Marines Get Help with Data Overload

agile-bloodhound-220x150The Office of Naval Research recently equipped Marines in Hawaii with special technology to help them sift through loads of data to find only the information they need for the battlefield.

ONR officials partnered with U.S. Marine Corps Forces Pacific Experimentation Center and the 3rd Marine Regiment for the third annual Agile Bloodhound demonstration Nov. 13-14 at Marine Corps Base Hawaii. Marines used handheld devices and special software to automatically sift through loads of data to help ease information overload.

Naval expeditionary operations involve more sensors, radios and computers than ever before. However, the management and dissemination of information has not kept pace with technological advancements, and Marines on the front lines can be overwhelmed with the amount of raw data coming at them, demonstration officials maintain.

“Marines in the heat of battle have more pressing things to worry about than trying to make sense of a lot of different pieces of intelligence,” said John Moniz, ONR program manager. “They need the right information at the right time, and Agile Bloodhound is helping us figure out what combination of hardware and software works best to deliver only the most relevant information as quickly as possible.”

The demonstration showed how information such as imagery from an unmanned aircraft sensors and communications and networking can be tailored to speed decision-making by expeditionary forces.

Some of the many technologies used during Agile Bloodhound include:

— A serverless chat system that allows person-to-person and group communications even for those not connected to the infrastructure network and servers.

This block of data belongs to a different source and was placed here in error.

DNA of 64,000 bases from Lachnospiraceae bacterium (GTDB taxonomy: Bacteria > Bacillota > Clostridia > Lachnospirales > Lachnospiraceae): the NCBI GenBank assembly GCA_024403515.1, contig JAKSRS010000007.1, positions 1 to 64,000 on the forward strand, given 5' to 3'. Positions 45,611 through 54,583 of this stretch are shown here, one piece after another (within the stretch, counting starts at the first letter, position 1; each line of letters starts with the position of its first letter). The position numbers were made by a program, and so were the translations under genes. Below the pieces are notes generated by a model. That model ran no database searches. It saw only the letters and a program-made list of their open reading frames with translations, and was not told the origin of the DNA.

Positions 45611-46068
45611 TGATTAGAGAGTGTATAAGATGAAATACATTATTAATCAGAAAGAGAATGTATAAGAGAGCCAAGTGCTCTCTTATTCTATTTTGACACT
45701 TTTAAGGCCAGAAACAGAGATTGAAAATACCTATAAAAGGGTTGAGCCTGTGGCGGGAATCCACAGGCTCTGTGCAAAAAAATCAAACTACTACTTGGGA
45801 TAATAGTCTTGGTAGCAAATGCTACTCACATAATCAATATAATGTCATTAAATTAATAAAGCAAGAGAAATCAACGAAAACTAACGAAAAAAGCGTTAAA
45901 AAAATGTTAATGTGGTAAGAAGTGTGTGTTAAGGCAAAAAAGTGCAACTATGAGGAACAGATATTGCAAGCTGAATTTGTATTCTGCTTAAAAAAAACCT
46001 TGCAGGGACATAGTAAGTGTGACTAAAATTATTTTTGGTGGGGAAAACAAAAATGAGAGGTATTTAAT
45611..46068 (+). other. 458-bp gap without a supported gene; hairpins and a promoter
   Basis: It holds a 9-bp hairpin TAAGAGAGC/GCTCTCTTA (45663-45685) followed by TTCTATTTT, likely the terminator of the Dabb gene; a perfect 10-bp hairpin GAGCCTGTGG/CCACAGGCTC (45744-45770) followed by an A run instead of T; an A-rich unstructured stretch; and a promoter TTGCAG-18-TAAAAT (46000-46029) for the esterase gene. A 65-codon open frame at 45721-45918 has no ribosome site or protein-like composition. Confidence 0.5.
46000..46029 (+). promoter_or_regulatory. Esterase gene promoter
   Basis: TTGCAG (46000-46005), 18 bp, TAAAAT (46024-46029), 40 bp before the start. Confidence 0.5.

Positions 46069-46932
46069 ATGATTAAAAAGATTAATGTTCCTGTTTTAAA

— A knowledge discovery program that uses smartphones and tablets to streamline ISR data collection and exploitation, as well as create a unified picture of the battlefield through geographically identified imagery and automated force tracking.

— ActiveWiki software that allows collaboration for social-networking graphs and real-time updates of pictures and maps to produce unique views and overlays of the battlespace.

“We’re trying to create a user-oriented world view for Marines,” said Col. William Zamagni, deputy director of ONR’s Expeditionary Maneuver Warfare and Combating Terrorism Department. “Whether they’re in command centers with PCs, in vehicles with laptops or on foot with smartphones, Marines need access to the most pertinent information possible.”

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Matt Cox
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  • blight_

    Hooray, we’re pushing data mining to the frontline.

    Debating if this means more contractors, or government contractors trained in data mining.

  • daffodil

    I don’t understand what the problem is when the information being gathered should be location and task based. Meaning troops with a certain task and location should only get information based on exactly that. This means some sort of algorithm needs to be made that can manage this correctly. Certain location and task may conflict that’s where another algorithm comes in to merge this information based on location. Information to those in high command would be totally different to lets say troops attempting to secure an area. The first phase of gathering information and redistribution should avoid micromanagement of the information. At first important information will be left out and there will be kinks but this is the nature of introducing something entirely new.

  • Hammer6

    Great idea. Unburdening the combat Soldier & Marine - cognitively as well as physically - is the next great challenge. If done right, it boost combat effectiveness. I hope this work is coordinated with the Army, to save money, cut duplication, and boost information sharing.

  • hibeam

    When the government builds a web site in can only handle 6 people at one time so data overload is too be expected.

  • oblatt2

    General Gamelin would have loved the US army. Top to bottom micro-managment of scale and detail he could only have dreamed of.

    Getting rid of the “cognitive-load” of having to think about what to do next and just follow HQ orders precisely is the objective of all these increasingly centralized systems.

    As Lind points out we never made it to even the second generation of warfare we are essentially a jazzed up WW1 army.

  • john jennette

    This is all BS and obsessive-compulsive micromanagement/rule following that makes the brass less anxious but kills soldiers and demands absolute obediance to rules. Why not simply ask recently combat experienced and in combat soldiers to tell the brass what they need and let the soldiers be in control?